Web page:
Energy & Green Tech

State commits to wind energy for 3.2M, eyes onshore sites

New Jersey formally committed itself Wednesday to using offshore wind energy to power 3.2 million homes and will study the best ways to get that electricity from ocean turbines to communities where it is needed.

Energy & Green Tech

Japan's Toshiba retreats from coal-fired power stations

Japanese engineering giant Toshiba will not build any more coal-fired power plants and will shift to renewable energy in a bid to reduce greenhouse emissions, the company's president said Wednesday.

Energy & Green Tech

Wind energy and wildlife share future in the skies and seas

A wealth of wind energy potential as well as rich and diverse networks of wildlife species can be found off the coasts of the United States. Coastal ecosystems range from beach dunes where turtles and birds nest, to the shallow ...

Energy & Green Tech

Winners and losers of energy transition

Accounting for multiple social aims other than costs is critical for transitioning from fossil fuels to renewable electricity. A new study by UNIGE proposes a viable compromise.

Energy & Green Tech

Renewable player overtakes ExxonMobil in market value

After decades of embracing fossil fuels, Wall Street appears to be shifting its allegiance to renewable energy, a sharp turn apparent in the contrasting fortunes of NextEra Energy and Exxon Mobil.

Energy & Green Tech

Scientists explore optimal shapes of thermal energy storage

Scientists from Far Eastern Federal University (FEFU), and the Institute of Automation and Control Processes of the Far Eastern Branch of the Russian Academy of Sciences (IACP FEB RAS) have studied a correlation between the ...

Energy & Green Tech

Wind forecasts power up for reliable energy production

Optimizing the integration of wind energy into a country's power network requires reliable forecasts of how wind speed and direction are likely to vary in time and space over the pending few hours. KAUST researchers have ...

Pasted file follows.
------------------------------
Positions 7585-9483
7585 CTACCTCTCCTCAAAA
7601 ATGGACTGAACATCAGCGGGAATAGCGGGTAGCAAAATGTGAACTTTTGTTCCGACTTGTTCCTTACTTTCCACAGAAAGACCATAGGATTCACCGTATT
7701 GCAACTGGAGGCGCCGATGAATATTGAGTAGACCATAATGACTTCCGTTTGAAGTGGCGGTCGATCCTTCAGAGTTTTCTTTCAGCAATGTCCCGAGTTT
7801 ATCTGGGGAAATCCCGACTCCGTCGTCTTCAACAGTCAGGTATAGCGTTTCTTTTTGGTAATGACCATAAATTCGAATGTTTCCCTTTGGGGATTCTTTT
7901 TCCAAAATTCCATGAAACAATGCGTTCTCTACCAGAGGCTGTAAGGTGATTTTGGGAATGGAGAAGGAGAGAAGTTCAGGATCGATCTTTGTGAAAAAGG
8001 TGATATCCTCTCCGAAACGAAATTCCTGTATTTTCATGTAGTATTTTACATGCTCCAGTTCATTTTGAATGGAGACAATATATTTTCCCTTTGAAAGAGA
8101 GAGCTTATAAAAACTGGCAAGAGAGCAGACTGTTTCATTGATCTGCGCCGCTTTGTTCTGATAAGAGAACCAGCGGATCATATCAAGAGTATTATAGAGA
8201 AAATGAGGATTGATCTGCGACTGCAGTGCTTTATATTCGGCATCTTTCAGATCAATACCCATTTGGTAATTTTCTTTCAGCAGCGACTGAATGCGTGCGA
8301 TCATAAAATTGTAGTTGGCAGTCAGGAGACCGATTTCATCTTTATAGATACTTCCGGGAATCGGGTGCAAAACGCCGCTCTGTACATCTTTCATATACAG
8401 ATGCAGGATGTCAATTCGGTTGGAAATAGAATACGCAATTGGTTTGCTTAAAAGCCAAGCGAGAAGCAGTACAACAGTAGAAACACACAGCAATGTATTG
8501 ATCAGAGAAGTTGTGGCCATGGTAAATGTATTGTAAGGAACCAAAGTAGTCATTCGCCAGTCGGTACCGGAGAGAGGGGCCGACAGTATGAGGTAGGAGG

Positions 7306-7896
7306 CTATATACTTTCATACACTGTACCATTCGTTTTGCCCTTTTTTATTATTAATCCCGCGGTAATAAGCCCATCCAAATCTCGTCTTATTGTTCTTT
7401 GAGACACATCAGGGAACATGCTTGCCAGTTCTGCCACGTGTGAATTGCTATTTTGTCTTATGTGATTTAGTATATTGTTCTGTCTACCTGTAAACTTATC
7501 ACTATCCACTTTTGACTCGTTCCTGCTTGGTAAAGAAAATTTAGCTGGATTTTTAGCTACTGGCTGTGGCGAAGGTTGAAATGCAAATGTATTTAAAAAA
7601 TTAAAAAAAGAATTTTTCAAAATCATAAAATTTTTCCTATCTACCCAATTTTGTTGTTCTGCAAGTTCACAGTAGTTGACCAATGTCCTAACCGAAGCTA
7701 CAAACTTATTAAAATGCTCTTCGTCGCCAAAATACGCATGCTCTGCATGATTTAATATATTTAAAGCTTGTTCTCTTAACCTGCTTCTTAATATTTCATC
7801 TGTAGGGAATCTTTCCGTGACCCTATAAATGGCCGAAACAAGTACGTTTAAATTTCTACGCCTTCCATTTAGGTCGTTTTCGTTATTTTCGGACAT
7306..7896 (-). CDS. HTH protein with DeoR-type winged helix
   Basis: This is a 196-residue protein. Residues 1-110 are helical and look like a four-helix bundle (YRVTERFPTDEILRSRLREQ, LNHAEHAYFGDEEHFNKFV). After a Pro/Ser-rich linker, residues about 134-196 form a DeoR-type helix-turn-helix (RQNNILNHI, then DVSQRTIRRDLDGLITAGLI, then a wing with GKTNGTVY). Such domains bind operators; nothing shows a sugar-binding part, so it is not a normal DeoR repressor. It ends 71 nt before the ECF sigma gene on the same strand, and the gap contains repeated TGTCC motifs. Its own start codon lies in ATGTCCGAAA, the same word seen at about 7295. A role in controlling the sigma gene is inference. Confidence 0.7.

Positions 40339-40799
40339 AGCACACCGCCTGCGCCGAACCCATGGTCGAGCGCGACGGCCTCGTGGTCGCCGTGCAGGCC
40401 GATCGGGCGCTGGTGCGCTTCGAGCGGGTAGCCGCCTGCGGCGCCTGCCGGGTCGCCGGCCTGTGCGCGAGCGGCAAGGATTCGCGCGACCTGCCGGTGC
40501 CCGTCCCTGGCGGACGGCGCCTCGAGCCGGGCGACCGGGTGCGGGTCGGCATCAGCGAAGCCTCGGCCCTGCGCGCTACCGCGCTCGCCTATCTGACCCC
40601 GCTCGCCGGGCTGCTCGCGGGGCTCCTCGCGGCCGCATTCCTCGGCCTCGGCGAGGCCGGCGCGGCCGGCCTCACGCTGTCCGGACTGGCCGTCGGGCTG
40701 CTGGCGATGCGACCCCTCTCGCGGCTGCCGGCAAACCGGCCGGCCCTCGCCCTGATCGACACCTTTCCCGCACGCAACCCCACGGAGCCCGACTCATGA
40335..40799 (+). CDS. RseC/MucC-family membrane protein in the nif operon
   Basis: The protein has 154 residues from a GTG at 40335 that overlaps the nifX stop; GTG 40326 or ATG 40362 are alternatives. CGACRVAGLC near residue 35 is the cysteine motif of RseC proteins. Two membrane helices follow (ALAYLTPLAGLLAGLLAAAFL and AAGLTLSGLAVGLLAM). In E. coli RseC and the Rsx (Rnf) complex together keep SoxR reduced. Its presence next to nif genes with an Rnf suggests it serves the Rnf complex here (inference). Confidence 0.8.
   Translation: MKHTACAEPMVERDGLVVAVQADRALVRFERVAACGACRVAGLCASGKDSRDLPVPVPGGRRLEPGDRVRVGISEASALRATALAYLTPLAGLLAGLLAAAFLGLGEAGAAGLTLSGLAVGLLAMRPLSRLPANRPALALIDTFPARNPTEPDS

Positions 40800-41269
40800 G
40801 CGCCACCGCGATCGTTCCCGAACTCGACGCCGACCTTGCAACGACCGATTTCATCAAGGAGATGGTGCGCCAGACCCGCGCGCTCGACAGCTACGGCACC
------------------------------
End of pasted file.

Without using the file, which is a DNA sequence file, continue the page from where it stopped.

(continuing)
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Wind power

Wind power is the conversion of wind energy into a useful form, such as electricity, using wind turbines. At the end of 2008, worldwide nameplate capacity of wind-powered generators was 121.2 gigawatts (GW). Wind power produces about 1.5% of worldwide electricity use, and is growing rapidly, having doubled in the three years between 2005 and 2008. Several countries have achieved relatively high levels of wind power penetration, such as 19% of stationary electricity production in Denmark, 11% in Spain and Portugal, and 7% in Germany and the Republic of Ireland in 2008. As of May 2009, eighty countries around the world are using wind power on a commercial basis.

Large-scale wind farms are connected to the electric power transmission network. Smaller turbines are used to provide electricity to isolated locations. Utility companies increasingly buy back surplus electricity produced by small domestic turbines. Wind energy as a power source is attractive as an alternative to fossil fuels, because it is plentiful, renewable, widely distributed, clean, and produces no greenhouse gas emissions; however, the construction of wind farms (as with other forms of power generation) is not universally welcomed due to their visual impact and other effects on the environment.

Wind power is non-dispatchable, meaning that for economic operation all of the available output must be taken when it is available, and other resources, such as hydropower, and standard load management techniques must be used to match supply with demand. The intermittency of wind seldom creates problems when using wind power to supply a low proportion of total demand. Where wind is to be used for a moderate fraction of demand, additional costs for compensation of intermittency are considered to be modest.

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